5 questions to ask concrete suppliers

Concrete suppliers do more than supply the materials that hold your home together. They juggle multiple projects, deliveries, and a fleet of trucks that bring you what you need. The Reocrete team does our best to meet customer expectations and answer any questions. Here’s some of the most common, ones that might already be on your mind.

 

 

  • What’s included in my quote?

It depends on the type of work you want done. In the quotes section we ask you to give as much detail as possible about the job and what you need. Of course the price of the quote always includes the amount of ReadyMix used and costs associated with using the cement truck.

Clarrie, or one of the Reocrete team, can visit the site where you want the ReadyMix laid. Concrete suppliers need to get a lay of the land they’re delivering to. That way we know where to go and where best to park the mixer on delivery day.

 

 

  • What type of mix do I need?

There’s different types of ReadyMix for different jobs and environments. Reocrete’s done both residential and civil/commercial jobs, so we know what’s best for either. We have to follow building codes, especially for commercial sites.

Most orders will need concrete that has a strength of 3000psi plus. Pathways, interior floors, and walls require rebar (steel mesh) for better tensile strength.

 

 

  • What prep has to get done?

Before any concrete is poured, the area must be cleared of debris. Concrete suppliers will never deposit their product on unprepared ground. Make sure there’s no soil lumps, tree roots, or anything similar blocking the space.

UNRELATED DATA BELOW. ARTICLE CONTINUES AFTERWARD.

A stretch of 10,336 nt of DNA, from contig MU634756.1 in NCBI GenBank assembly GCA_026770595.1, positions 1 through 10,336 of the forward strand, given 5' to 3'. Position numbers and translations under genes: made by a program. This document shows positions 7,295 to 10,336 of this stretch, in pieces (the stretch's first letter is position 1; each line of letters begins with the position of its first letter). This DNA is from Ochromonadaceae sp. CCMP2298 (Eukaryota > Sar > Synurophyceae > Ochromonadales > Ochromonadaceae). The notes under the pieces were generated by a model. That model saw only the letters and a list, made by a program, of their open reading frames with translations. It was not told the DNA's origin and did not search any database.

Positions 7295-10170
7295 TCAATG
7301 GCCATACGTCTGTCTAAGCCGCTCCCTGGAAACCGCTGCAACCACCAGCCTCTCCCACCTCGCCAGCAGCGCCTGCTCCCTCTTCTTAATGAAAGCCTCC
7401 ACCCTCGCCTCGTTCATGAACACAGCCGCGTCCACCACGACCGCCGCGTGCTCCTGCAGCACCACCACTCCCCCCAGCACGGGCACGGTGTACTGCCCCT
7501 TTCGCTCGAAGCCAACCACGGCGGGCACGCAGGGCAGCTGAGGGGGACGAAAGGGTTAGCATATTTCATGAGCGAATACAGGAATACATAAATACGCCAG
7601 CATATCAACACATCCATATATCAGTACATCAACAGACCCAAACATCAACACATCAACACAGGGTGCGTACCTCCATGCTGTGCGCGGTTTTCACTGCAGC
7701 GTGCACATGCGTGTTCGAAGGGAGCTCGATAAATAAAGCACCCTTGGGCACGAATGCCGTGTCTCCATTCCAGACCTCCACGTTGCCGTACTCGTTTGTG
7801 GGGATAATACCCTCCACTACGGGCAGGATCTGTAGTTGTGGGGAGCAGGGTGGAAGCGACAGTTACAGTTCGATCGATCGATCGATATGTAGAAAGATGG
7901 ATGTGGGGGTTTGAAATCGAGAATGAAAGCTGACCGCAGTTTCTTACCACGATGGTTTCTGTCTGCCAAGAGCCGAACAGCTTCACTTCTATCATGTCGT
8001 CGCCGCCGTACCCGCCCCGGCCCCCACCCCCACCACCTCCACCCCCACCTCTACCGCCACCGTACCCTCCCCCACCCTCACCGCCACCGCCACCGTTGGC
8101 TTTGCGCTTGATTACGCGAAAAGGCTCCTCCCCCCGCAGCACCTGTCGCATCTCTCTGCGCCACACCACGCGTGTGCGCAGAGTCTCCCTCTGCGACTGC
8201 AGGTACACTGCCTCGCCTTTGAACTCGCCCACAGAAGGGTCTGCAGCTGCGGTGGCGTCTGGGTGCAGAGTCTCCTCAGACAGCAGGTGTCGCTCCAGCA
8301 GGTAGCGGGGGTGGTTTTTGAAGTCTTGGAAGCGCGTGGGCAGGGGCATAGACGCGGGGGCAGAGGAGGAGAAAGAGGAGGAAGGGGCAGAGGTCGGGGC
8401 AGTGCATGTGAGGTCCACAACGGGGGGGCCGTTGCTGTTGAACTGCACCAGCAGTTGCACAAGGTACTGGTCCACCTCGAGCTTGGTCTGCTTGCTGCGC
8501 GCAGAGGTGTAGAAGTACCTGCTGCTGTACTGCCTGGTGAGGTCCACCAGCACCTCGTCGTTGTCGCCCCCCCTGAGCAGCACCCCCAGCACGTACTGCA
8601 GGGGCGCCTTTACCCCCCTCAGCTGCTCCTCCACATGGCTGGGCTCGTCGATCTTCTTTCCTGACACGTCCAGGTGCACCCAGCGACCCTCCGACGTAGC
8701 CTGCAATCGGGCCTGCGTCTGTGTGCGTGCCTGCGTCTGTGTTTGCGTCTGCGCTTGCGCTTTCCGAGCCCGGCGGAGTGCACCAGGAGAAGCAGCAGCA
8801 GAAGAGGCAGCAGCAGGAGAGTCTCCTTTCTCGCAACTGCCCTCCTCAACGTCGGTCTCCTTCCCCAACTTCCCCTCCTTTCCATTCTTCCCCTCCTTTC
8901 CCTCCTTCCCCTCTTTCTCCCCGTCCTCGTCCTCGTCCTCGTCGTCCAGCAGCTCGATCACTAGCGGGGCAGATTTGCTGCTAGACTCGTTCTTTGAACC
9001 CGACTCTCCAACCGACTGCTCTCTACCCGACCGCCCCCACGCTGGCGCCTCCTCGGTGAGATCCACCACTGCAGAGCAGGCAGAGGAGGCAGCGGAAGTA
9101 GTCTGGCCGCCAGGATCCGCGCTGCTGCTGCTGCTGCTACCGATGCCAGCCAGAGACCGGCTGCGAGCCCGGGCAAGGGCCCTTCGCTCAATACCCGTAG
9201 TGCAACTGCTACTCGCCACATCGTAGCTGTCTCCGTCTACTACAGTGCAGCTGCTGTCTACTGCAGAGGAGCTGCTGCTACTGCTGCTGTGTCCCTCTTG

Prepare a sub-base after clearing the area (if you hired trades, they can do it for you). The base layer includes compacted soil for a smooth surface, followed by aggregate to give the slab better staying power when it’s poured.

 

 

  • How do I order the concrete?

First, contact Reocrete for a quote. We get back to our customers within 24 hours to discuss what best suits the job you need us to do. We’ll inspect the site and advise if you need anything else, like steel mesh.

After this, we schedule the ReadyMix to get delivered after everything is ready. Your builder will have everything planned if you’re unsure.

 

 

  • What kind of tools do I need?

You’ll need wooden planks to lay down barriers for the concrete to prevent spillage. You might have the other essentials you need in your shed, like shovels for moving the mixture. Occasionally, concrete suppliers can’t pump the ReadyMix in the spot it’s needed. It’s advisable to have wheelbarrows on standby to make moving the concrete easier if required.

5 factors affecting your overall concrete price

When you hear ‘concrete price’ do you think about the cost per bag? Or do you think about the overall cost it contributes to the project? We made a list of the five factors that affect your overall concrete price.

  • ReadyMix product
    Of course this is a factor of your concrete price. When you place a quote with the Reocrete team, they’ll get back to you the next day with an estimate. Your estimate depends on what you need. Do you want the bags of product by themselves? Do you want it delivered in a cement truck?

 

  • Subbase
    You can’t just lay your ReadyMix on the ground without making some room for it first. You have to clear out the existing dirt, grass and other bits in the area. The subbase is made of aggregate like sand and crushed rock.

 

  • Reinforcement
    Concrete slabs don’t exist without steel mesh, also known as rebar. It’s just not done, or safe for that matter. Rebar increases the tensile strength of the slab, turning it into a near unbreakable mass. It prevents shrinkage, cracking and gives the concrete something to ‘hold on to’. Reocrete has rebar purchasing options available depending on your needs.

 

  • Labour
    This is a major part of working out your final concrete price, and not a lot of people realise it. Where there’s ReadyMix to be poured, there’s people to pour it, spread it, and cure it.

 

  • Finish
    A grey concrete slab is the most simple finish available, but it’s not for everyone. Some commercial and most residential builds want something that gives their space extra ‘pizzazz’. Pattern stamping (aka stencilling), acid staining, and the like adds extra costs to the final concrete price.

 

No two projects are the same but these five factors will always show up before anything is poured. You can email Clarrie and the team for a quote here.